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Tommy Dickson/INPHO Lyndsey Davey celebrating with the Brendan Martin Cup in 2018.
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Fighting fires on and off the pitch, Lyndsey Davey encapsulated all that is good about the game
The Dublin great announced her inter-county retirement over the weekend.

THE RETIREMENT QUESTION was raised at the end of each of the last few seasons, the hemming and hawing in full flow.

One more year.

Until over the weekend, when Lyndsey Davey called time on an illustrious inter-county football career. 

An interview with the Dublin great was circulated by the Ladies Gaelic Football Association on Saturday, confirmation of the five-time All-Ireland winner and All-Star’s decision within.

“I suppose in every player’s life, there comes a time when you just have to assess what’s going on,” she told Daire Walsh. “It kind of has to be done on a year-on-year basis.

“I just came to the decision with my body, that I have a lot of miles on the clock. It just probably gets harder every year to keep putting your body through that. The way the game is developing, the recovery obviously takes a lot longer.

“From each session to each match, you just get that realisation that it’s the right thing for your body and probably at the stage in my life that I’m at, it’s probably the right time to move onto the next chapter.”

The 33-year-old also cited work commitments, which have been well-documented through the years. On top of her role as a firefighter at Dublin Airport, Davey has recently become a paramedic, so that has added another dimension to juggling demands.

A hero on and off the field; an incredibly modest player, person and role model encapsulating all that is good about the game.

Honesty, humility, hunger, work-rate, skill. Fighting fires on and off the pitch.

It’s all she has ever known.

Slight in stature but with the heart of a lion, the Skerries Harps star forward has been an inter-county player and Dublin senior footballer for much longer than she hasn’t.

She made her debut at the tender age of 14 in 2004. A Junior Cert student at the time, she was sprung from the bench in a Leinster semi-final win over Louth almost two decades ago now. She played in her debut All-Ireland final just weeks after her 15th birthday, and won her first All-Star aged 16.

It would be the first of her 11 All-Ireland deciders — five wins, six defeats; the triumphs in 2010 and the four-in-a-row from ’17 to ’20 — and five All-Stars, Davey’s roll of honours across 18 years of senior service to Dublin pretty remarkable. (She took a year out in ’12, travelling to New York on a J1 visa.)

Aside from the Celtic Crosses and individual accolades — which include Player of the Match in the ’19 All-Ireland final, Player of the Year nominees in ’15 and ’18 and countless others — she amassed 13 Leinster senior championship medals and four National Football League crowns, spread evenly across Divisions 1 and 2.

The last of those provincial honours came in May after a narrow triumph over Meath in Croke Park. It proved to be Davey’s last run-out on the hallowed turf at HQ, but it was an historic occasion and a standout career highlight as she basked in the glory post-match.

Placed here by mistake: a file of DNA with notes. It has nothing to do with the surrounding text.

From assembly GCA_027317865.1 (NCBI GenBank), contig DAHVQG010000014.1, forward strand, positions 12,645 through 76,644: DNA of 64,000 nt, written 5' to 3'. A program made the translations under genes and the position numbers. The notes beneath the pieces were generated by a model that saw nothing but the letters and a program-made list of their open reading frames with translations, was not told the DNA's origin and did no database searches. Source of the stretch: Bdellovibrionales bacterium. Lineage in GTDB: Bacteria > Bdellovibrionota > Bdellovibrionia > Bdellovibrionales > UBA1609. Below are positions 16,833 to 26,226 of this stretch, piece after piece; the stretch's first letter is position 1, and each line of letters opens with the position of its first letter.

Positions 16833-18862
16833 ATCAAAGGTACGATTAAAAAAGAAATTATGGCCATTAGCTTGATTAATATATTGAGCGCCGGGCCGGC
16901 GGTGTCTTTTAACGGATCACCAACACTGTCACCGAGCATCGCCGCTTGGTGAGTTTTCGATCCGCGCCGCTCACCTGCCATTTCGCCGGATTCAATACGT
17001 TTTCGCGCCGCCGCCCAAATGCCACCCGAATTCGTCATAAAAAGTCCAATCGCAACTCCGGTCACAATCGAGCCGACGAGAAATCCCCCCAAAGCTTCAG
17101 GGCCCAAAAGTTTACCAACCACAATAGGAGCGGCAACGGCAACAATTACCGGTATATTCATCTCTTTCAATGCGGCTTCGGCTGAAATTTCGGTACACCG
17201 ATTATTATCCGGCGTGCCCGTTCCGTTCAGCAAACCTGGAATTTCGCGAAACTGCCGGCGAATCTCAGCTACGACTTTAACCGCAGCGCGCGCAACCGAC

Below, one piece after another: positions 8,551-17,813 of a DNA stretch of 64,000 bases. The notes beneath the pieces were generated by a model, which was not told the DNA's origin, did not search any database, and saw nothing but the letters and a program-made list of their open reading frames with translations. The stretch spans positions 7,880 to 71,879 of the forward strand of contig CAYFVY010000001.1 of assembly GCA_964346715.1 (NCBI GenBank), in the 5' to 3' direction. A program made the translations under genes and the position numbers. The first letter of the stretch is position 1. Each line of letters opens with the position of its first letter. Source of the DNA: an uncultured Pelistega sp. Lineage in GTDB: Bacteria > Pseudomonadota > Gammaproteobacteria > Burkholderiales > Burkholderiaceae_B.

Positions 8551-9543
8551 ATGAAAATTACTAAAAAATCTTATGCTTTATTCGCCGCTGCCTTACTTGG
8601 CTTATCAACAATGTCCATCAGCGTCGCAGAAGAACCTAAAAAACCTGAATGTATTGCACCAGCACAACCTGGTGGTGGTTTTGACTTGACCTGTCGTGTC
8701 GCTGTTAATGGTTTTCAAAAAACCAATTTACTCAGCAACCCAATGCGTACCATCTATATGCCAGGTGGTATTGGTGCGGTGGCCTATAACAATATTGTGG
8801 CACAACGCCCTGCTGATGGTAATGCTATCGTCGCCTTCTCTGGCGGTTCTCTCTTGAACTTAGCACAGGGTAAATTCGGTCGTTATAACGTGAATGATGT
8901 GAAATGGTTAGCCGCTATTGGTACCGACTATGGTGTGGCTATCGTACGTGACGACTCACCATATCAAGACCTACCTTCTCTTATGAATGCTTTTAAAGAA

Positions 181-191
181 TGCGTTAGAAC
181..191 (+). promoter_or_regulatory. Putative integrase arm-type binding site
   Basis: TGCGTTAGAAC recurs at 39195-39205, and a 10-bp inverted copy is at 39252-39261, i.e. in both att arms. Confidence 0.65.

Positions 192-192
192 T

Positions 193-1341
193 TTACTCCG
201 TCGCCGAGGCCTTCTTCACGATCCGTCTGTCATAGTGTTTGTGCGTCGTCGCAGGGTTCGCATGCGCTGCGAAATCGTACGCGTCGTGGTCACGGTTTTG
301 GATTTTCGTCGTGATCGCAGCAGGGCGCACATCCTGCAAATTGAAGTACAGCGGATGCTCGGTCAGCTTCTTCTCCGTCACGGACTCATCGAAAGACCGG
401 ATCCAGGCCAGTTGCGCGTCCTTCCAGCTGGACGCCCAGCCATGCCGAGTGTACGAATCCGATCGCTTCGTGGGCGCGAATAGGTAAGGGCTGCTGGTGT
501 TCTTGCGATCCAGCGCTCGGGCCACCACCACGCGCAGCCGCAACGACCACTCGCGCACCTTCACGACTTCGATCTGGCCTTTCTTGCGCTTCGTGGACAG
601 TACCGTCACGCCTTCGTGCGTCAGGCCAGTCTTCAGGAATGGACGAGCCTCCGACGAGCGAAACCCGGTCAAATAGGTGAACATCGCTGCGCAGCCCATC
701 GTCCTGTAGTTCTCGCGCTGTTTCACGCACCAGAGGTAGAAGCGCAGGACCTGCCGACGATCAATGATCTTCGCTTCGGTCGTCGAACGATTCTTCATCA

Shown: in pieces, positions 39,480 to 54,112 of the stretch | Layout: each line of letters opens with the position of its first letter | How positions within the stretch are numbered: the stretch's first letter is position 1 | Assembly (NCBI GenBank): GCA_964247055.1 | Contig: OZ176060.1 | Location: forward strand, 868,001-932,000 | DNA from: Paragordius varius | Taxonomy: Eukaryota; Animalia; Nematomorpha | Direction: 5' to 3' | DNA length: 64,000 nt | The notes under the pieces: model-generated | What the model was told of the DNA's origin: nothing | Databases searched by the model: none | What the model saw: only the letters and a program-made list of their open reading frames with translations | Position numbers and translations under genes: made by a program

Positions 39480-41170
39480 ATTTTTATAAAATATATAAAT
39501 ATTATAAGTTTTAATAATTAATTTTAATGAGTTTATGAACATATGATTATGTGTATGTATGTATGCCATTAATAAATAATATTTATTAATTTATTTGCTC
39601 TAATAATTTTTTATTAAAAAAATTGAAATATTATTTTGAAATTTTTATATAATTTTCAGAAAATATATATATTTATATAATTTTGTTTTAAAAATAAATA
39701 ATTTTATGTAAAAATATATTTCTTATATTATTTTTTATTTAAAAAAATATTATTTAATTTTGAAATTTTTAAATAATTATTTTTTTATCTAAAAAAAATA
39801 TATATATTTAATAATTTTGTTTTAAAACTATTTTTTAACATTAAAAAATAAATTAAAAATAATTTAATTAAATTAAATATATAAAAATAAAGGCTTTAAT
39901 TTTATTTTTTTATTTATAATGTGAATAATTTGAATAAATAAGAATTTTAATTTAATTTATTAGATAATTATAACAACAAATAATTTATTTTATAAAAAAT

Her final outing in the Sky Blue jersey would be July’s All-Ireland quarter-final defeat to Donegal. She was a bright spark on a hugely disappointing day for Mick Bohan’s side, as they suffered an uncharacteristically early exit in Carrick-on-Shannon.

lyndsey-davey-celebrates-after-the-game James Crombie / INPHO After the 2010 All-Ireland win. James Crombie / INPHO / INPHO

“I kind of knew this year that this was always going to be my last year, regardless of the outcome,” Davey explained in the LGFA interview.

The perfect five-in-a-row in 2021 would have unquestionably been the perfect way to bow out, but Meath turned the ladies football landscape on its head that day and have reigned supreme since. Davey’s ’22 return was made easier by the hunger and desire to improve, to “try to get us back”. But ultimately, it wasn’t to be.

Even four in 2020 would have been a lovely note, the sheer emotion shared between herself and fellow stalwart Siobhán McGrath indicating that time may be up, before being reeled back in amidst Covid uncertainty and instability with other departures.

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Now, she follows former team-mates Noelle Healy and Niamh McEvoy into retirement, the long-serving duo calling time on their own glittering careers in April ’21 and ’22 respectively.

McGrath has been absent from the Dublin set-up of late so uncertainty reigns over her own future, along with that of four-in-a-row winning captain Sinéad Aherne.

Another stalwart, Sinéad Goldrick, has just helped Melbourne to AFLW glory and her continued involvement would be another massive boost for Dublin as they look to knock Meath off their perch.

They did it with all-conquering Cork in the past, and Davey is confident Bohan’s side can do the same again.

“You would have been fearful if too many girls stepped away at one time and if Mick left as well. I think the team could have been in a huge transition. The fact that he stayed is a massive plus for the team and they know what it takes to get back to the top. They have the talent there.”

Davey gave little indication of her own future plans, aside from her hopes to help Skerries in their Dublin intermediate championship bid next year, provided work commitments and injuries don’t interfere.

She’s spoken about the lure of the AFLW in the past, and is also a talented soccer player, so it wouldn’t be a huge surprise to see another sporting chapter open.

But as this one closes, it’s important to pay tribute to an illustrious career. 

A player — and person — who encapsulates all that is good about the game.

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